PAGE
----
Traditional money center banks are spending billions on enhancing technology. For some, it could prove easier to move into the booming fintech arena by acquiring some of the companies dwelling in that space.
Although it’s home to some massive companies, such as Apple (NASDAQ: AAPL), Alibaba (NYSE: BABA) and Facebook (NASDAQ: FB), the ARK Fintech Innovation ETF (NYSEARCA: ARKF) also holds some fintech names that could be credible targets for large banks.
ARKF invests in equity securities of companies that ARK believes are shifting financial services and economic transactions to technology infrastructure platforms, ultimately revolutionizing financial services by creating simplicity and accessibility while driving down costs.
Fortunately for ARKF investors, fintech, though still in its formative stages, has already established a track record of consolidation.
“Last year, three huge mergers— Fiserv $22 billion acquisition of First Data, Fidelity National Information Services’s $35 billion buy of WorldPay and Global Payments $21.5 billion combinations with TSYS—consolidated the payments market,” reports Luisa Beltran for Barron’s.
Assessing ARKF Advantages
Fintech allows financial firms to leverage cutting edge technology to reduce costs, improve decision making and risk controls, remove middlemen and enhance customer experiences. A thematic approach includes investments that stand to benefit from structural change driven by demographic and technological changes.
ARKF holds just over 40 stocks and can hold up to 55. Components such as PayPal (NASDAQ: PYPL), Square (NYSE: SQ) and Shopify (NYSE: SHOP) could be attractive to buyers and Shopify has been the subject of takeover rumors, though it’s an unlikely target for a bank. However, Square makes a lot of sense as bank acquisition.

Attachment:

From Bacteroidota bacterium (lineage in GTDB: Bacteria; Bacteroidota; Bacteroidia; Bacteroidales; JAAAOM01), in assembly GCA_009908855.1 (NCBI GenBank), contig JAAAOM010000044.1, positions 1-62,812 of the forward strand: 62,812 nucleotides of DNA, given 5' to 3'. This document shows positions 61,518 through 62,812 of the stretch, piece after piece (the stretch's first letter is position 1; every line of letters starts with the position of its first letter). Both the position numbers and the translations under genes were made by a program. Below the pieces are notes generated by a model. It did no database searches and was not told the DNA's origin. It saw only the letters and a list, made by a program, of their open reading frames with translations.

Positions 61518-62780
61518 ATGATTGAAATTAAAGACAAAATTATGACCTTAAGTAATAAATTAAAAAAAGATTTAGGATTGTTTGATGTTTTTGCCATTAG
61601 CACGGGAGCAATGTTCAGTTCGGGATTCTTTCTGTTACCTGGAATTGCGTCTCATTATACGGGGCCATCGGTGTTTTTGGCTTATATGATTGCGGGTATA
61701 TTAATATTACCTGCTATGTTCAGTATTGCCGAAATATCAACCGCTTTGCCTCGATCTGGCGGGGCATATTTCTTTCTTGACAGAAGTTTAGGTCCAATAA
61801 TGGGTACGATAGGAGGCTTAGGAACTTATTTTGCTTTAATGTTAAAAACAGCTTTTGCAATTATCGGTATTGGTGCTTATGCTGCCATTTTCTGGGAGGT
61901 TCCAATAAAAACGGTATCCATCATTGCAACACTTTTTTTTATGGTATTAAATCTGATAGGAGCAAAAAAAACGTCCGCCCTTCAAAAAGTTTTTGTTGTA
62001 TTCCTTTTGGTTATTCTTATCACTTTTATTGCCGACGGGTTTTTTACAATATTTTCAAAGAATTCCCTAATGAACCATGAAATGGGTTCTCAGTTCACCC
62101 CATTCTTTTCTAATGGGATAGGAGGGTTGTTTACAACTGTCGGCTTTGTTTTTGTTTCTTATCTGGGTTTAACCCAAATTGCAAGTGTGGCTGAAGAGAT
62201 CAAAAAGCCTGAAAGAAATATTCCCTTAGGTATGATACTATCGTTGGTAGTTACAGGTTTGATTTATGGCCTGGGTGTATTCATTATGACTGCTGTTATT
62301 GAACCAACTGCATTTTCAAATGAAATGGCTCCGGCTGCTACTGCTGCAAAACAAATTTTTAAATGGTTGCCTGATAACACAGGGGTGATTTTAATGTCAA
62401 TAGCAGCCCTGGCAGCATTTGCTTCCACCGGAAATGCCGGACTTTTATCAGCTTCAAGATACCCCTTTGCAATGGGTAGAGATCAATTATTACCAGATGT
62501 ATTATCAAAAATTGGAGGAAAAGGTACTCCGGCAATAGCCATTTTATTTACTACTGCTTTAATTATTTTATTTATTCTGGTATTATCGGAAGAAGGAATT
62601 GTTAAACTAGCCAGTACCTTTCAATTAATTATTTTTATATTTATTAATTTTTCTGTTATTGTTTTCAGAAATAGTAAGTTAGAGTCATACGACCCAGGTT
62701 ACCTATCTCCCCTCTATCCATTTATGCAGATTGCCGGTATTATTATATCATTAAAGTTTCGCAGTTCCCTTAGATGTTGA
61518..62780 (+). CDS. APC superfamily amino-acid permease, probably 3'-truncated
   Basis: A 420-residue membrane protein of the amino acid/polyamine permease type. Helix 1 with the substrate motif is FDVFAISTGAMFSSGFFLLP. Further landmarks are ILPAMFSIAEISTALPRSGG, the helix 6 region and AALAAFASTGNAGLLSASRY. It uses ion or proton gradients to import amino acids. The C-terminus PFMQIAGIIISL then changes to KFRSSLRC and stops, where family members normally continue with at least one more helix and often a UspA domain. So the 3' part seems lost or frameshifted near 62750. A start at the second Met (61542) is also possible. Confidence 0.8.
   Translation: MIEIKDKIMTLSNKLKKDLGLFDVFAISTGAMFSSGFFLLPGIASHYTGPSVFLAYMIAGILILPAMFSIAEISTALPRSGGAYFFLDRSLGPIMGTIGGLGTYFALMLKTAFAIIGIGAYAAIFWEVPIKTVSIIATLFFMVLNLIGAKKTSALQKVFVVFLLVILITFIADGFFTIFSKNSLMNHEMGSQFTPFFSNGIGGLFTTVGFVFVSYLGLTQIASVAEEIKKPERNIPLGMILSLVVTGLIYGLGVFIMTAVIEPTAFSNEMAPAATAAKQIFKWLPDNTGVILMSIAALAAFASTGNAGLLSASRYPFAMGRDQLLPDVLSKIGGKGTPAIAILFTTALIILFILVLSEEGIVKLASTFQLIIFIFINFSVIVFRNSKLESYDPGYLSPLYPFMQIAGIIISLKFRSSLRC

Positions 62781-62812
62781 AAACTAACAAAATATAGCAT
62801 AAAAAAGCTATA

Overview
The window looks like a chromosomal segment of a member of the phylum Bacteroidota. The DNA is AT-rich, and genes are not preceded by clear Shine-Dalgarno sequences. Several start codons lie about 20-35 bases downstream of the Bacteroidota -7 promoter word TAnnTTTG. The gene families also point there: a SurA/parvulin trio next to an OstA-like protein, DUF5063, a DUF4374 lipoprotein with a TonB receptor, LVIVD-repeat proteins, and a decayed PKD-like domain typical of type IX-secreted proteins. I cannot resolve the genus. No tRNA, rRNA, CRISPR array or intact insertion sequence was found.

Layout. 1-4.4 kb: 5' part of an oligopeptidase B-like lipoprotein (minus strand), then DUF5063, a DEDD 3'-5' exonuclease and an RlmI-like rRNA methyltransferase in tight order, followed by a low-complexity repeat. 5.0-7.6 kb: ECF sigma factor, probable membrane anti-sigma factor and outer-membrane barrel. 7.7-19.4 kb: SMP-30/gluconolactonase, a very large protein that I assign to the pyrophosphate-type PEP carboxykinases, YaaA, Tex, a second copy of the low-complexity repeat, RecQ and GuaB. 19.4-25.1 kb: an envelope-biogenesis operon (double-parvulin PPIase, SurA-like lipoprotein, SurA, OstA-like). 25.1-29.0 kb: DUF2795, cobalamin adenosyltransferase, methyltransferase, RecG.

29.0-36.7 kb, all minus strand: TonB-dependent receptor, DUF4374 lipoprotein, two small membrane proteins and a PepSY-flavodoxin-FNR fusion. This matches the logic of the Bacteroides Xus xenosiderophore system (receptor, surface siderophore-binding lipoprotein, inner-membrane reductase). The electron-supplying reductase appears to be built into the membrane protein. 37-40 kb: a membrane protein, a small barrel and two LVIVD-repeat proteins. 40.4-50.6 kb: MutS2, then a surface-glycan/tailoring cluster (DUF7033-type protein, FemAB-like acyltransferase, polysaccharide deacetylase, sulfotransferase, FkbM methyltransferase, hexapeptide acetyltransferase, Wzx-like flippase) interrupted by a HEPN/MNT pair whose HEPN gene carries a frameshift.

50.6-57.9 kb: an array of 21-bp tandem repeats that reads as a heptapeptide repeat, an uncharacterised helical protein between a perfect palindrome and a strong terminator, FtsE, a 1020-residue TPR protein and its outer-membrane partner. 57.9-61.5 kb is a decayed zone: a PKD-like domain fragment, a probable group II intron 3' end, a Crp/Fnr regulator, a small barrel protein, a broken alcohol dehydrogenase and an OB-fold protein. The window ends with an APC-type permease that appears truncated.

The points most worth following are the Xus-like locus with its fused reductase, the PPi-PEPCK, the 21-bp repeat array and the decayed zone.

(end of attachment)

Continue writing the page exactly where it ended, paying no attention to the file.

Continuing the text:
“According to the FDIC, cash represented just 30% of all payments in 2017. Furthermore, 68.7% of U.S. households had a credit card in 2017 vs. 63.8% in 2015,” notes Harvard University. “Business owners who recognize this trend are responding accordingly, with some opting to go entirely cashless in an effort to increase operating efficiency, reduce wait times for customers, and create a safer work environment by mitigating the risk of theft.”
Smaller ARKF holdings that are profitable, aren’t overly valued or both could make for compelling targets for traditional banks looking to bolster their fintech footprints.
“Banks are natural buyers of fintechs but haven’t really taken part in M&A as of yet. That may change in 2020. Big U.S. banks are more likely to buy large financial services companies or payment processors with significant earnings and reasonable multiple,” according to Barron’s.
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The opinions and forecasts expressed herein are solely those of Tom Lydon, and may not actually come to pass. Information on this site should not be used or construed as an offer to sell, a solicitation of an offer to buy, or a recommendation for any product.